• Prescribing errors: Before prescribing any medication, a physician should be aware of all medications the patient is taking, including over-the-counter drugs and alternative medicines. Physicians should reinforce the importance of taking the medications only as prescribed. Patients should be advised that if they feel any medication is not having its intended effect, they should immediately contact their physician. An important way to prevent inadvertent drug interactions is by working in concert with hospital pharmacists. Avoid handwriting prescriptions and utilize instead electronic medical recording with electronic prescribing.

C. What then is the legal perspective of Medical Negligence:

In a judgment relating to medical malpractice, the Supreme Court of India reverberated its feeling holding that “The medical practitioner must bring to his task a reasonable degree of skill and knowledge and must exercise a reasonable degree of care. Neither the very highest nor a very low degree of care and competence judged in the light of the circumstances of each case is what the law requires. But where you get a situation which involves the use of special skill or competence, then the test is the standard of the ordinary skill a man exercising and professing to have that special skill. A man need not possess the highest expert skill; it is well established law that it is sufficient if he exercises the ordinary skill of an ordinary competent man exercising that particular art”. However, if a medical man grossly fails below the standard which is expected from him in treating a patient, then he becomes criminally liable. ”

D. Does the Indian law offer any protection to Doctors:

The Indian law protects the doctors from criminal liability through sections 88 to 92 of Indian Penal Code (IPC), because the law presumes that a doctor always acts in good faith for the well being of his patient. However, the concept of good faith assumes a complicated role in a medical malpractice suit. The term “Good Faith” is explained in Section 52 of the IPC as “Nothing is said to be done or believed in ‘good faith’ which is done or believed without due care and attention”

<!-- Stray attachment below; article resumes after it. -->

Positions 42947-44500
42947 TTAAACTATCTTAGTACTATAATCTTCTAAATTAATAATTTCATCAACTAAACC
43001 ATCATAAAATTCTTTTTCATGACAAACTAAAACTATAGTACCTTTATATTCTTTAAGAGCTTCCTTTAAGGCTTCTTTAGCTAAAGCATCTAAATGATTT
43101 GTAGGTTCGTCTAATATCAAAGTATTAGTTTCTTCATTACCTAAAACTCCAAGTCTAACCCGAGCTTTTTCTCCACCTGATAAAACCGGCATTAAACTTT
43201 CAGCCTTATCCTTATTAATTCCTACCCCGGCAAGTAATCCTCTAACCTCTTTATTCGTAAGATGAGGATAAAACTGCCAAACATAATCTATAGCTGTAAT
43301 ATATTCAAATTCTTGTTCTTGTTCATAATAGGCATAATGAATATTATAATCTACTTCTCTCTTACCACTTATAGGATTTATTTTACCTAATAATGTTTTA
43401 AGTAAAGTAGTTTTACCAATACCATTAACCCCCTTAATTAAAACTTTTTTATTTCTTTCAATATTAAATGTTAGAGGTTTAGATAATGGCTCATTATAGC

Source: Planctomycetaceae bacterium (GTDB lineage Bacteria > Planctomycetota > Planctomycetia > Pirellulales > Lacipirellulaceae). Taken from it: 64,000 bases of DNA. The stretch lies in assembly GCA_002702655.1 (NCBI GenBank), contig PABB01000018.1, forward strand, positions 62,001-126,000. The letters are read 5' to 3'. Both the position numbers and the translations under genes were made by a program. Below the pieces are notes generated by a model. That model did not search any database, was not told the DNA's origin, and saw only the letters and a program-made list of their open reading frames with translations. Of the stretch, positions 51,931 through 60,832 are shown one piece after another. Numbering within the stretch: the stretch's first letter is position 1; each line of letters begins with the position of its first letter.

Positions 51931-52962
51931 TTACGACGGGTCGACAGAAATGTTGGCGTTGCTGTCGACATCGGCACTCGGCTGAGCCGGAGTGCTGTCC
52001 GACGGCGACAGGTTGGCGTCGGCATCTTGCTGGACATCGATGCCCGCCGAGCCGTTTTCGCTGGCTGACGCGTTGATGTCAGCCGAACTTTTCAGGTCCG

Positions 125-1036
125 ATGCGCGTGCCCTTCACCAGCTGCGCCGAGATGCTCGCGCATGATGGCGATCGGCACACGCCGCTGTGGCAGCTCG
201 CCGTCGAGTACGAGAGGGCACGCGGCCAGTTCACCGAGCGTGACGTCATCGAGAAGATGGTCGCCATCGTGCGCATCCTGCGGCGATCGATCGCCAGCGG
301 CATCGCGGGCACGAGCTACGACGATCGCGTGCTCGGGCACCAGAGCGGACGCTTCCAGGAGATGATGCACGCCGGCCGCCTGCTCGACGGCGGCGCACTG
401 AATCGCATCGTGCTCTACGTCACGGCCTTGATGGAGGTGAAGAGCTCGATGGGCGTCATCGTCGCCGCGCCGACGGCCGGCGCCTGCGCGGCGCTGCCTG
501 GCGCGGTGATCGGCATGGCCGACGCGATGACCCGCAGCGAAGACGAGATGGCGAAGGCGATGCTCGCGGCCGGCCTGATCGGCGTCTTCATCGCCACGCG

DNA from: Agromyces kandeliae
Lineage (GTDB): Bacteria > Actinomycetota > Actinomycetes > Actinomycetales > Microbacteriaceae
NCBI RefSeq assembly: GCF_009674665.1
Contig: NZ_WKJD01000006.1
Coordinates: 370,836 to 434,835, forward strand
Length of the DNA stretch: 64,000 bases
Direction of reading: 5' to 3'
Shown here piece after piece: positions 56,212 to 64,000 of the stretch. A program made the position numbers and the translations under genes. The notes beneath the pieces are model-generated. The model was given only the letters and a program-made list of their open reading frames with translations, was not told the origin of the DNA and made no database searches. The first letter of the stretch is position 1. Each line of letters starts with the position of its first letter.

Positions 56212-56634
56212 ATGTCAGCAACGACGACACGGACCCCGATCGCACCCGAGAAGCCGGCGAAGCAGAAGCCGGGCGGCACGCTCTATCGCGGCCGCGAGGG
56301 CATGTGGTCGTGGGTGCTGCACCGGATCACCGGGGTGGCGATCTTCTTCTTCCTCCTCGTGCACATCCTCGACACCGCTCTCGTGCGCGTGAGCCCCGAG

IPC Section 52: (Good faith). Nothing is said to be done or believed in “good faith” which is done or believed without due care and attention. Good faith implies genuine belief on the part of the doctor that his/her act of omission or commission would be in the best interest of the patient. The onus lies on the defendant (doctor) to prove that not only the good intentions but also a reasonable skill and care are exercised for the discharge of duty1.

Other IP Codes relating to good faith doctrine applicable in medical practice:

  • IPC Section 80: (Accident in doing a lawful act). Nothing is an offense which is done by accident or misfortune and without any criminal intention or knowledge in the doing of a lawful act in a lawful manner by lawful means and with proper care and caution. Accident implies without the prior knowledge or intention of causing the evil effect1.
  • IPC Section 88: (Act not intended to cause death, done by consent in good faith for person’s benefit). Nothing which is not intended to cause death is an offense by reason of any harm which it may cause, or be intended by the doer to cause, or be known by the doer to be likely to cause, to any person for whose benefit it is done in good faith, and who has given a consent, whether express or implied, to suffer that harm, or to take the risk of that harm. The section highlights the importance of acting on good faith and with informed consent of the patient1.
  • IPC Section 89: It is similar to IPC Section 88 with the point of view of consent in case of children below 12 years and persons with a mental disorder where a guardian is authorized to give consent1.
  • IPC Section 92: (Act done in good faith for benefit of a person without consent). Nothing is an offense by reason of any harm which it may cause to a person for whose benefit it is done in good faith, even without that person’s consent, if the circumstances are such that it is impossible for that person to signify consent, or if that person is incapable of giving consent and has no guardian or other person in lawful charge of him/her from whom it is possible to obtain consent in time for the thing to be done with benefit. In all such cases, it is prudent to involve another senior colleague in making the decision and recording in detail the justification or circumstances under which the decision was taken1.